In this tutorial, we have explained the root anatomy along with the monocot root cross section and the dicot root cross section. Additionally, we did a difference between monocot vs dicot root.
ROOT ANATOMY: DICOT ROOT CROSS SECTION
■ Dicot Root Diagram Reveals Internal Structure of Dicot Root
A thin transverse section of the young dicot root of Gram, Sunflower or Pea reveals the following structures under the microscope:
1. Epiblema or Piliferous Layer
This is the outermost layer of root-derived from the protoderm of the apical meristem. It consists of thin-walled parenchyma cells, the outer walls of which are uncutinised. The outer walls of most of the cells extend out into tubular and unicellular structures called root hair. Epiblema along with root hair helps in the absorption of water and mineral salts from the soil.
It forms a major part of the root body and consists of several layers of oval or rounded thin-walled parenchyma cells. These cells contain starch grains and are loosely packed with intercellular spaces between them.
This is the innermost layer of the cortex consisting of barrel-shaped cells without intercellular spaces. The radial and the inner tangential walls of the cells of the endodermis are greatly thickened. In some cases, thickened strips of lignified material, called the Casparian strips run along the inner side of the radial and tangential walls. These strips are impervious to water. In most cases, certain cells of the endodermis lying against the protoxylem have thickenings only on their radial walls. The outer and inner tangential walls of these cells remain thin. Such cells are known as passage cells. It is through these cells that water and mineral salts pass into the xylem from cortical cells.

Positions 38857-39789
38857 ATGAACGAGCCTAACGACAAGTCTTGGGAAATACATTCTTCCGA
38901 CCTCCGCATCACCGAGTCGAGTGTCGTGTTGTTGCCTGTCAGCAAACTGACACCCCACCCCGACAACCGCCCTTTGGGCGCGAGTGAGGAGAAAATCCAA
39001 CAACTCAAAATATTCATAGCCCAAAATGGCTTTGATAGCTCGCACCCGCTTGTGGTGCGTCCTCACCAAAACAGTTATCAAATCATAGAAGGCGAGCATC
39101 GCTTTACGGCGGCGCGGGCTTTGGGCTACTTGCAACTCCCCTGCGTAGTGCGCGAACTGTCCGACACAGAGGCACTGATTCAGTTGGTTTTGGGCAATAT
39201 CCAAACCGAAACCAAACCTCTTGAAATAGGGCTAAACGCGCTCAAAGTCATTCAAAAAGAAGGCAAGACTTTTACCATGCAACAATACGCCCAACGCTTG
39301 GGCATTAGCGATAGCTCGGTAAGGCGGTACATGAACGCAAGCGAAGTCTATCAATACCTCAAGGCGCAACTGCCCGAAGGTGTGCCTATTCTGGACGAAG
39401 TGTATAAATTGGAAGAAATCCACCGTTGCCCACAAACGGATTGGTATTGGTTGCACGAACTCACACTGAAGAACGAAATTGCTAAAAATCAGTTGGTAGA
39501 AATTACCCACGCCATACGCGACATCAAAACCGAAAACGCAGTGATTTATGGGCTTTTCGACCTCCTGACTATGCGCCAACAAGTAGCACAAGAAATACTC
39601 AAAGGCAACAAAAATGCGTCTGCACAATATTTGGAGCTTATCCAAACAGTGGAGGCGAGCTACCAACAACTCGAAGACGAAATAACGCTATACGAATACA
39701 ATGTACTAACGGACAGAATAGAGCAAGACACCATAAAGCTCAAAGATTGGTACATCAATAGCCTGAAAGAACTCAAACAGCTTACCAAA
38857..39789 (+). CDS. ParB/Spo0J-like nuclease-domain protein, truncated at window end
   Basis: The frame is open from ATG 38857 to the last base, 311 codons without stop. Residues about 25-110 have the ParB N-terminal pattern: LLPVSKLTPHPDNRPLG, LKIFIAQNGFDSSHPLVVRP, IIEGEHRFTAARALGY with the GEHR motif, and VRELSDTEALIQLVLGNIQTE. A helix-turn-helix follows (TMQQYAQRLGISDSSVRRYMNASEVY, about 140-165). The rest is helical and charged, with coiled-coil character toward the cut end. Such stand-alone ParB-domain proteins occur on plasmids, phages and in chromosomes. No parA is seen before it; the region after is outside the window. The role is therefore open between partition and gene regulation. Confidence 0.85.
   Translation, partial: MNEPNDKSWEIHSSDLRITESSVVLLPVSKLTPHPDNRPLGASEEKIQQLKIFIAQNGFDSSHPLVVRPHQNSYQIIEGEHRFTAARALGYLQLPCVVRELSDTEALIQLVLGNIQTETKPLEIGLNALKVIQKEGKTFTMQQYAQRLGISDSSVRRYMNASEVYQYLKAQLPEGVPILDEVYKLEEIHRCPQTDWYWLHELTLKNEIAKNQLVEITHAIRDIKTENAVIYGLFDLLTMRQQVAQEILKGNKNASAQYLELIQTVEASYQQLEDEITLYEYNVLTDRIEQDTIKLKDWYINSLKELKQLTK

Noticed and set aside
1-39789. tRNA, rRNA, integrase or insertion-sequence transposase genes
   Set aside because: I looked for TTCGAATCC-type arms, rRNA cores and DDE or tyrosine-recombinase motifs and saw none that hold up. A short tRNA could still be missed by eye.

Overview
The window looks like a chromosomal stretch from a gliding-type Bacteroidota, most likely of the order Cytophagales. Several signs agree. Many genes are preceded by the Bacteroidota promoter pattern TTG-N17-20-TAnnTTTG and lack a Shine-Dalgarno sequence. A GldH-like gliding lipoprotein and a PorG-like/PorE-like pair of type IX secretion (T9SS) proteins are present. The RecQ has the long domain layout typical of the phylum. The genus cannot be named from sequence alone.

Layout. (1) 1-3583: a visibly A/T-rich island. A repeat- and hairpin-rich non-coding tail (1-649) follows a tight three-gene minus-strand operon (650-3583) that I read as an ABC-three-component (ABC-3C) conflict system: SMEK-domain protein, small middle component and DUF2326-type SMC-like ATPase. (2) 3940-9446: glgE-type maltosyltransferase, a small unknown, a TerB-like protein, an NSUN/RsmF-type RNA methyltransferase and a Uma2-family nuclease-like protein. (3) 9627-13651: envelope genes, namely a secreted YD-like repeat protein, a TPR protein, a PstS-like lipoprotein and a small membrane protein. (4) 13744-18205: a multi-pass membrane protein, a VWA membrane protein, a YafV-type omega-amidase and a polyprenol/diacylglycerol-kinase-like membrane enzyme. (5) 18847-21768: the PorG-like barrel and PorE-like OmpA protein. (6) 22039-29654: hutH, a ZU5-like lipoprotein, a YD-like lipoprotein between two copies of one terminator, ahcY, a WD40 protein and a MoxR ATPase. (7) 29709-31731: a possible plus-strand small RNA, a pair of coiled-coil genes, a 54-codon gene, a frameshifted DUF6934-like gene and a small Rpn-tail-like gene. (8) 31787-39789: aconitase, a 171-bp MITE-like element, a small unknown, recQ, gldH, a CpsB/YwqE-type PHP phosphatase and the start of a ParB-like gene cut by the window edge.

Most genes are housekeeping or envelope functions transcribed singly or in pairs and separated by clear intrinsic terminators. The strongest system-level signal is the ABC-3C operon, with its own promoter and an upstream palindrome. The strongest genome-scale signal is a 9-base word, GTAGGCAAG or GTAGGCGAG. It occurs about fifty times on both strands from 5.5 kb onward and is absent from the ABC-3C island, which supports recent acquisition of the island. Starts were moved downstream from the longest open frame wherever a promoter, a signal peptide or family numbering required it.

This is a single layer of thin-walled parenchyma cells lying immediately below the endodermis. It gives protection to the vascular tissue.
5. Vascular Bundles
The vascular tissue occurs as an equal number of separate xylem and phloem bundles arranged in a ring on alternate radii. They are usually 2-4 in number. Such vascular bundles are called radial.
In the young root, cambium is absent. It makes its appearance afterwards. The xylem bundle consists of protoxylem and metaxylem. The protoxylem lies towards the periphery and the metaxylem towards the centre of the root. This arrangement of xylem is called exarch. Quite often metaxylem groups meet in the centre and in such cases there is no pith. The phloem bundle consists of sieve tubes, companion cells and phloem parenchyma.
6. Conjunctive Tissue
It is a mass of parenchyma cells lying between xylem and phloem bundles.
It is very small and parenchymatous. It is generally found in monocot roots.
■ Anatomical Characteristics of Dicot Roots
1. Xylem bundles two to four in number and may be diarch, triarch and tetrarch.
2. Pericycle gives rise to lateral roots and secondary meristems such as cambium and phellogen.
3. Cambium develops later on as secondary meristem.
4. Pith is usually absent.
ROOT ANATOMY: MONOCOT ROOT CROSS SECTION
■ Monocot Root Diagram Reveals Internal Structure of Monocot Root
The general structure of the monocot root of Zea mays is on the same pattern as of the dicot root. A transverse section of the root shows the following structures:
It has the same general structure and functions as in dicot root.
It has the same general structure and functions as in dicot root except that the cortex is more extensive.